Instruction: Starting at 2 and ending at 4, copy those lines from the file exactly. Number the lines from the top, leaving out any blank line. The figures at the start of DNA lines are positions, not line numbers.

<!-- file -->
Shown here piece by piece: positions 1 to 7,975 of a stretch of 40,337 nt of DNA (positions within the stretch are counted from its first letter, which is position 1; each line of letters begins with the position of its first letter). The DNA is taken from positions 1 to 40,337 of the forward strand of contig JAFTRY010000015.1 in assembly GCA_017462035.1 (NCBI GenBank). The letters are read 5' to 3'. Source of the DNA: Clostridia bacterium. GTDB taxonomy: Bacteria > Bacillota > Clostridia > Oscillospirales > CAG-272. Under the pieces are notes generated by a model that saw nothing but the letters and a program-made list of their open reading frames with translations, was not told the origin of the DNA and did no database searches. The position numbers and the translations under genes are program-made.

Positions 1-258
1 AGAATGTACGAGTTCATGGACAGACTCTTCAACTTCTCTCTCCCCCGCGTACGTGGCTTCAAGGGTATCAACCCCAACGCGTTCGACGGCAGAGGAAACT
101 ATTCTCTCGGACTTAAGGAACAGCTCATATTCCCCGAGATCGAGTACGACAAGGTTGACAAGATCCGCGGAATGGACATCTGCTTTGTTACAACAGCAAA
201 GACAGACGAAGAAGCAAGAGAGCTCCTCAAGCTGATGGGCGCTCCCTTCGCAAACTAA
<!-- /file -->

Positions 1-258
1 AGAATGTACGAGTTCATGGACAGACTCTTCAACTTCTCTCTCCCCCGCGTACGTGGCTTCAAGGGTATCAACCCCAACGCGTTCGACGGCAGAGGAAACT
101 ATTCTCTCGGACTTAAGGAACAGCTCATATTCCCCGAGATCGAGTACGACAAGGTTGACAAGATCCGCGGAATGGACATCTGCTTTGTTACAACAGCAAA